Out of the few ramen restaurants I have tried in KL, Marutama Ramen is probably my favorite so far. And it is quite frustrating for me to know how good they are so late, given that they have been around for more than 2 years. As I know there are two branches currently, the first opened at Farenheit 88 in Bukit Bintang while the second one can be found at Empire Shopping Gallery in Subang Jaya.
Compared to the other ramen places, Marutama’s menu might seem to present more options but for the ramen, the choices are pretty straightforward. Basically you just need to decide on the broth (either spicy or non-spicy), toppings (chashu or pork belly – the latter is oh so good) and also whether you want extra marinated eggs (Ajitsuke Tamago).
If you love these ramen eggs and can’t get enough of them like me, I say go for it. Marutama cooks them perfectly with a deliciously runny yolk in the center, definitely a notch better than the others. One thing though, there’s no bamboo shoot in the ramen here. Not that I am complaining since I don’t particular fancy them.
Right after I posted about Santouka, a friend quickly recommended me his favorite Ramen restaurant. Many of you might have heard and even been to this restaraunt already, it is none other than Menya Musashi at Isetan Eat Paradise, 1 Utama. I did not know at first, but after researching only that I knew Menya Musashi is very popular in Japan – well known for their authentic shoyu-based Tokyo style ramen.
Not gonna lie, initially I was quite worried that the soup would be quite salty like what we had at Santouka. Well, it turned out that my worry was for naught, as even though the soup is rich and flavorful, the taste is nothing near being salty. I did not memorize the entire menu but I am very sure that for the soup-based ramen, there are three flavors to choose from: Shiro (onion oil), Kuro (special fried shallot and garlic oil) and Aka Musashi (special homemade chili oil).
We did not try the Kuro ramen so no comment on that. But for the other two that we had, I would say that Shiro ramen @RM22 would appeal to the public better for its pleasant taste, while the Aka Musashi ramen @ RM26 would take someone who really appreaciates spicy food to enjoy. I belong to the latter so I am happy with it.
Noodle wise it has a smooth and “Q” texture which gives a very satisfying slurping sensation. As for the chashu, despite it not being of premium pork cheeks like what Santouka is serving – is nicely braised until tender, albeit not the melt-in-your-mouth kind.
I have never been a big fan of Ramen but there are times when you are eager to see what is the fuss about all about. Among the many ramen restaurants that have opened up in the past one year, I picked Hokkaido Ramen Santouka at Pavilion first because I feel it is the one that really kick-started the trend for ramen in KL. Besides, Santouka is also one of the larger ramen chains in the world.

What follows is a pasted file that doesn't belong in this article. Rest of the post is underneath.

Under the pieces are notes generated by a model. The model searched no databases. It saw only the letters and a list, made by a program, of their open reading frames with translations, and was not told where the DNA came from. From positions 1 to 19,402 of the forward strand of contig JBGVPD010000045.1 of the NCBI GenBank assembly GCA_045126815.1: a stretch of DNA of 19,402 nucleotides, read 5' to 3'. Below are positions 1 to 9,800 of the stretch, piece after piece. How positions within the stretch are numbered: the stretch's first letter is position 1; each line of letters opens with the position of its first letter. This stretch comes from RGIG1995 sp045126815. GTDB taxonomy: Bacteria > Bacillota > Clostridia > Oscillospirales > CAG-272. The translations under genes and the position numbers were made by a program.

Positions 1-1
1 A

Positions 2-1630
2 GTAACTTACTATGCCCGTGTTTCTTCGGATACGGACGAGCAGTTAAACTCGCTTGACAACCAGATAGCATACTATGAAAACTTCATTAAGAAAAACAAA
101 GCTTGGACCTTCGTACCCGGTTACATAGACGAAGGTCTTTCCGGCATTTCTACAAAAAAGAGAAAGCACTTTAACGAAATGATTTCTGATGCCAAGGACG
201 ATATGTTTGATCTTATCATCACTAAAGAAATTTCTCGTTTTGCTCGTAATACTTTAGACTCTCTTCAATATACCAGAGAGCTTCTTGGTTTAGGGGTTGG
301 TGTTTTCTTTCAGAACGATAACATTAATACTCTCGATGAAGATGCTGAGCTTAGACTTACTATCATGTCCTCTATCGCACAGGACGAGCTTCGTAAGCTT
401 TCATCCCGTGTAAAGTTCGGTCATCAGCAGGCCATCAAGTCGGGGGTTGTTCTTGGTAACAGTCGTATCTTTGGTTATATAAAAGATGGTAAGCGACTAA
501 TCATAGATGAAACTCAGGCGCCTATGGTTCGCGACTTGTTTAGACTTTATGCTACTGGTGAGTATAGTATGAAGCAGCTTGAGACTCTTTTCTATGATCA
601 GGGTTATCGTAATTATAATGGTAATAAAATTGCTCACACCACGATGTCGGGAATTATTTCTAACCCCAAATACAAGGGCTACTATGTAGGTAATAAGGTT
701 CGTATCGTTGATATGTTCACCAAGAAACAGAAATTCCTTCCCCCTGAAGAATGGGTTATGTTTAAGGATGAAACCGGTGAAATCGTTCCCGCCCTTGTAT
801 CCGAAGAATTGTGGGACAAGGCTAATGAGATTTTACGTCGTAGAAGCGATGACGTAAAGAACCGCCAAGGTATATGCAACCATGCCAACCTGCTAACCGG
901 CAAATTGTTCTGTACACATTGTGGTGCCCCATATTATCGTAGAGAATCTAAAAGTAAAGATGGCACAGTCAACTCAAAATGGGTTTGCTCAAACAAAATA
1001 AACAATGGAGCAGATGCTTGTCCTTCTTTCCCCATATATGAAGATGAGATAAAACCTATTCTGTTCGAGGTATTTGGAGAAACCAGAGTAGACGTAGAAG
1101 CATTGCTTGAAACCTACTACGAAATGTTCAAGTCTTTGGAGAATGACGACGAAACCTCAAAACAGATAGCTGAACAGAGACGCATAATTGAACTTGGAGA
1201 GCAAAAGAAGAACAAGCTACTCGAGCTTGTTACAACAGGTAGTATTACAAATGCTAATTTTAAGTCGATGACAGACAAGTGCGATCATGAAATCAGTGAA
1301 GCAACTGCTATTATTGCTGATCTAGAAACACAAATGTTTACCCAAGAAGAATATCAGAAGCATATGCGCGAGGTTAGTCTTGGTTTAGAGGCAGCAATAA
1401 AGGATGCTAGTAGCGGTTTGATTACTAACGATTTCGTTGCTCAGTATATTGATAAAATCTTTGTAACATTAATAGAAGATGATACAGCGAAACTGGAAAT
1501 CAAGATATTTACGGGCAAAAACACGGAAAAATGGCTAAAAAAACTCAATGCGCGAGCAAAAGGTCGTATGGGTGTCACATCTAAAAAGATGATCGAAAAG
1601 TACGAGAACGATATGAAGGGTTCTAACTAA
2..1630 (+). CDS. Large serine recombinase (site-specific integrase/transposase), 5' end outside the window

I went straight for the best in the menu – a bowl of Tokusen Toroniku Shoyu Ramen @ RM36 (regular portion). It is Santouka’s signature ramen in which the toppings are served separately. The Chashu is a cut from some of the rarest part of a pig – the cheek. From what I read in the menu, only 200-300g of cheek meat could be taken from each pig so that makes it quite valuable.
Although Japanese Chashu sounds similar to the Chinese Char Siew, the preparation is totally different. Instead of being roasted, cha-shu is rolled into a small log shape then slowly braised to a soft, tender texture that is said to resemble tuna. The taste is a simple mix of sweet and salty flavors, nothing really mindblowing but the melt-in-your-mouth texture even with so little fat, it is quite something.
I could still vividly remember the last time I was at Kita No Zen (Hokkaido Ichiba) for lunch. The food was prepared with care and presented nicely, had generous portions and most importantly, tasted good. So even though the extensive menu is priced about 10-20% higher than the average Japanese restaurant in the mall, you get what you pay for – quality. Since SL had not been to the restaurant before and it was long since we had a good Japanese meal, we headed there last weekend.
Feeling deja vu? That is because Kita is owned by the same company that operates Sushi/Pasta Zanmai hence the familiarity in the restaurant’s decor.
I believe the Dragon Roll (RM30) is a popular dish at any Japanese restaurant. I felt it is so exceptionally good here that I ordered it during both of my visits. Topped with flying fish roe and sliced avocados that cleverly resemble the scales of a dragon, the sushi has a whole fried jumbo ebi wrapped inside. The prawn is very meaty too (thicker than my thumb!) and the flesh was firm and tasted sea-sweet. Simply delicious.